1. (Morley) The intersections of adjacent trisectors of the angles of a triangle are the vertices of an
equilateral triangle.
2. (MOP03) Let ABC be a triangle and let P be a point in its interior. Lines P A, P B, P C intersect
sides BC, CA, AB at D, E, F , respectively. Prove that

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[P AF ] + [P BD] + [P CE] = [ABC]
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if and only if P lies on at least one of the medians of triangle ABC.

Solution: Start by observing that our condition is equivalent to:

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[DAB] + [EBC] + [F CA] = [ABC]
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3. (USAMO90) An acute triangle ABC is given. The circle with diameter AB intersects altitude CC 0
and its extension at points M and N , and the circle with diameter AC intersects altitude BB 0 and its
extensions at P and Q. Prove that the points M , N , P , Q lie on a common circle.
Solution: Angle chasing. B 0 M C 0 = B 0 BN = 2B 0 BA since H reflects onto N over AB (previous
problem). But B 0 BA = C 0 CA by cyclic quads, and again that’s half of C 0 CQ, and last cyclic quad
sends us into B 0 P C 0 , which solves the problem.
4. (Razvan98) Let ABC be a triangle and D, E, F the points of tangency of the sides BC, AC, and AB
with the incircle. Let T ∈ EF and Q ∈ DF such that EQ k DT k AB. Prove that CF , DE, and QT
intersect.
Solution: Using a problem from above, it suffices to show that CF is the median of a triangle with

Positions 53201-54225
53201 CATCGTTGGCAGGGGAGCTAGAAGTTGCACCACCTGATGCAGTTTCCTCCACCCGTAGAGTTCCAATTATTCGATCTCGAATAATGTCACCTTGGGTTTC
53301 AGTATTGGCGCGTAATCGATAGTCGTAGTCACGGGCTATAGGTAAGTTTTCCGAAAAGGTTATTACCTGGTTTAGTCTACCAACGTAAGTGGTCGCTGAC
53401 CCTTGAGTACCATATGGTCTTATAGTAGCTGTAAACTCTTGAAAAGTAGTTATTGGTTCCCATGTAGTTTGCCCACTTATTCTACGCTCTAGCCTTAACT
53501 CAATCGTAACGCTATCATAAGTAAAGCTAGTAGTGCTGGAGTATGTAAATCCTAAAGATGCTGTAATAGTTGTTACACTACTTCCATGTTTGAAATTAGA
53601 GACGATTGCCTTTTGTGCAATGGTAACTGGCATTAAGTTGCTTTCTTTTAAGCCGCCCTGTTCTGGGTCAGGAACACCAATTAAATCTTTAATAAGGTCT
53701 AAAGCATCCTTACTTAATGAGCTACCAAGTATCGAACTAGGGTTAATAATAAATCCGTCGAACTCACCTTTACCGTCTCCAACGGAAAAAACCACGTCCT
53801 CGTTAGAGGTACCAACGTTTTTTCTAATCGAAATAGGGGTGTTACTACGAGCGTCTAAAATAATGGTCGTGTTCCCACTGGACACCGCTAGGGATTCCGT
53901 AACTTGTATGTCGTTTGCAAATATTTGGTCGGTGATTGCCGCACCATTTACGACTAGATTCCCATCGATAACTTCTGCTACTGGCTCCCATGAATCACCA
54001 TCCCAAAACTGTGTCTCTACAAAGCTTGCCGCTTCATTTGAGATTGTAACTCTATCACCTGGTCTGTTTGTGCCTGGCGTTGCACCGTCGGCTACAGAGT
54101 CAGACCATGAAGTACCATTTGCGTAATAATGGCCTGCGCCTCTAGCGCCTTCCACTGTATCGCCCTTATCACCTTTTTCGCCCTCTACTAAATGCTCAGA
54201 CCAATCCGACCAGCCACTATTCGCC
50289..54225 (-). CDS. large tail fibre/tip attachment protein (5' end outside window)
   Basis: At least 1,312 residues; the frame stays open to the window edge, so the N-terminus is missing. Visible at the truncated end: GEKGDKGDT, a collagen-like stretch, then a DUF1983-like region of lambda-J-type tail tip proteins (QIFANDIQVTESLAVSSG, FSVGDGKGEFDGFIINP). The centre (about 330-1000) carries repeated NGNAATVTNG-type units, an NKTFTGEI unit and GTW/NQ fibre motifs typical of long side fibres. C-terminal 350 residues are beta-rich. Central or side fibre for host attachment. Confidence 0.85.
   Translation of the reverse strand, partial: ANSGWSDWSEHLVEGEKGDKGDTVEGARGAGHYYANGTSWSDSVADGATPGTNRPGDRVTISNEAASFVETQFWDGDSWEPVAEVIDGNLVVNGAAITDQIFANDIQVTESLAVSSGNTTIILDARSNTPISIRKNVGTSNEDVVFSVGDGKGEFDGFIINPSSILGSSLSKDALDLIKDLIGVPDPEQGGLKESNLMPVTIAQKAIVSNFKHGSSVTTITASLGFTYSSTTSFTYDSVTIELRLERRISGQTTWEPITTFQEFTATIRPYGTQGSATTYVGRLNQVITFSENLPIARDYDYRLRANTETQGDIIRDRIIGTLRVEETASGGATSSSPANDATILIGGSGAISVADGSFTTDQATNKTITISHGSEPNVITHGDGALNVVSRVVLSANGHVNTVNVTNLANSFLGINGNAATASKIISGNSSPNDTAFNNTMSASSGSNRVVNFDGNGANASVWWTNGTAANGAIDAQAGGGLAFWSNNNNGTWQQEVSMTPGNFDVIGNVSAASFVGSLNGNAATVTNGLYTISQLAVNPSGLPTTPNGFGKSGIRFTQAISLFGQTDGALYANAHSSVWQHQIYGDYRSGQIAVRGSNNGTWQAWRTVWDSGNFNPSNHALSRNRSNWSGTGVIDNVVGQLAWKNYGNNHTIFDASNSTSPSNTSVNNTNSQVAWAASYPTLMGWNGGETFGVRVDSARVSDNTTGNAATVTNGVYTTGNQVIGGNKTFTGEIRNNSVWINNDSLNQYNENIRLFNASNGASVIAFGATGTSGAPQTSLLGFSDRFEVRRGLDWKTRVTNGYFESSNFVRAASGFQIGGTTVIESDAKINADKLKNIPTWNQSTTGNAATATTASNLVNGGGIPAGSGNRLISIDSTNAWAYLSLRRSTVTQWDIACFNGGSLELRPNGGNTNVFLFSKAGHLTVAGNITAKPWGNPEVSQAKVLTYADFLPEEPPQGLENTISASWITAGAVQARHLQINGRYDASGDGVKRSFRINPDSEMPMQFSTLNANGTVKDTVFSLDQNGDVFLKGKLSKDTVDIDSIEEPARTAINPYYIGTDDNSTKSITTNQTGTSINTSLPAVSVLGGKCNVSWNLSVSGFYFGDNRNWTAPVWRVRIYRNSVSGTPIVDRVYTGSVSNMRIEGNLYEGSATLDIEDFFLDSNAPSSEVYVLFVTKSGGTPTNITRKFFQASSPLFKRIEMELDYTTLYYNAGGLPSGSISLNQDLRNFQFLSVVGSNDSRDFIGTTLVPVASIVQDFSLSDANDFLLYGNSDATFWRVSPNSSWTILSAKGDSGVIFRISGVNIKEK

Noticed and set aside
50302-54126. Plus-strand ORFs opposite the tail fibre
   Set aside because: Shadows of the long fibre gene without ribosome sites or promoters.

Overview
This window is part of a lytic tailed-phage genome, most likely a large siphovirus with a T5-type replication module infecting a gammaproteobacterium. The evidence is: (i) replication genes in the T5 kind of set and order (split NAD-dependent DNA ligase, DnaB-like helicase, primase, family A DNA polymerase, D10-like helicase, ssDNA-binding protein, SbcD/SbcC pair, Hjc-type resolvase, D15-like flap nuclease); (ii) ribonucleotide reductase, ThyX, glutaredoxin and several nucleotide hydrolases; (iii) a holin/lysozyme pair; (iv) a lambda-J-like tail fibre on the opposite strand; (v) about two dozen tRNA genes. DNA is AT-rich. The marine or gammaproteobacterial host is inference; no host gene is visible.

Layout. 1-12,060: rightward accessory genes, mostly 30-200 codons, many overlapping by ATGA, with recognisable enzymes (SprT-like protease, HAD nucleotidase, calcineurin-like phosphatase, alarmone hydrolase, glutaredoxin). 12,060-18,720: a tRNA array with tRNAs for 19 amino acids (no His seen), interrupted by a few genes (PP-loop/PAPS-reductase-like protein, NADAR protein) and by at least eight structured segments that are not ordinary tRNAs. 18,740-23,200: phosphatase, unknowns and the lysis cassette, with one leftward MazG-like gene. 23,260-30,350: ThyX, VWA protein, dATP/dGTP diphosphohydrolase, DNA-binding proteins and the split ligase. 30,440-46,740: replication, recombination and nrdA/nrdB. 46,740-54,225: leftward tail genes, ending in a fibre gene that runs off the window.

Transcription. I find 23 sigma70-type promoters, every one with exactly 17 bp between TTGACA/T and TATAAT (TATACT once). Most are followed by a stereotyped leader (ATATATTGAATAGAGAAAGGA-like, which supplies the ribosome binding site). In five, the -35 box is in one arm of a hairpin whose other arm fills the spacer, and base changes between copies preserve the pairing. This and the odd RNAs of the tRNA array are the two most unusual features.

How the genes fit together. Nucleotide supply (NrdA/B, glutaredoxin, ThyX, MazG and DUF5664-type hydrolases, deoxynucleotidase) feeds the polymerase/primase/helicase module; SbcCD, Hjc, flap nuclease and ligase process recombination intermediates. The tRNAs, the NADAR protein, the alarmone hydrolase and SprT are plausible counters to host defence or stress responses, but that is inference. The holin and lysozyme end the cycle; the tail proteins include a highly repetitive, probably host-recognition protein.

vertex F and base parallel to AB. Construct such a beast with base through C. Now, let the base
angle on the same side as A be A0 and the other one be B 0 . It suffices to show that B 0 C = DC and
DC = A0 C, because common tangents tell us that DC = EC. But angle case; by parallel lines, the
base angle at A0 is equal to angle AF E, and by isoceles, that’s AEF . Vertical angles tell us that it is
A0 EC, which solves our problem.
5. (China) Let H be the orthocenter of acute triangle ABC. The tangents from A to the circle with
diameter BC touch the circle at P and Q. Prove that P , Q, H are collinear.
Solution: The line PQ is the polar of A with respect to the circle, so it su ces to show that A lies on
the pole of H. Let D and E be the feet of the altitudes from A and B, respectively; these also lie on the
circle, and H = AD ∩ BE. The polar of the line AD is the intersection of the tangents AA and DD,
and the polar of the line BE is the intersection of the tangents BB and EE. The collinearity of these
two intersections with C = AE ∩ BD follows from applying Pascal’s theorem to the cyclic hexagons
AABDDE and ABBDEE. (An elementary solution with vectors is also possible and not difficult.)

4 Really Harder Problems

1. End world hunger.
2. Take a shower without someone flushing the toilet.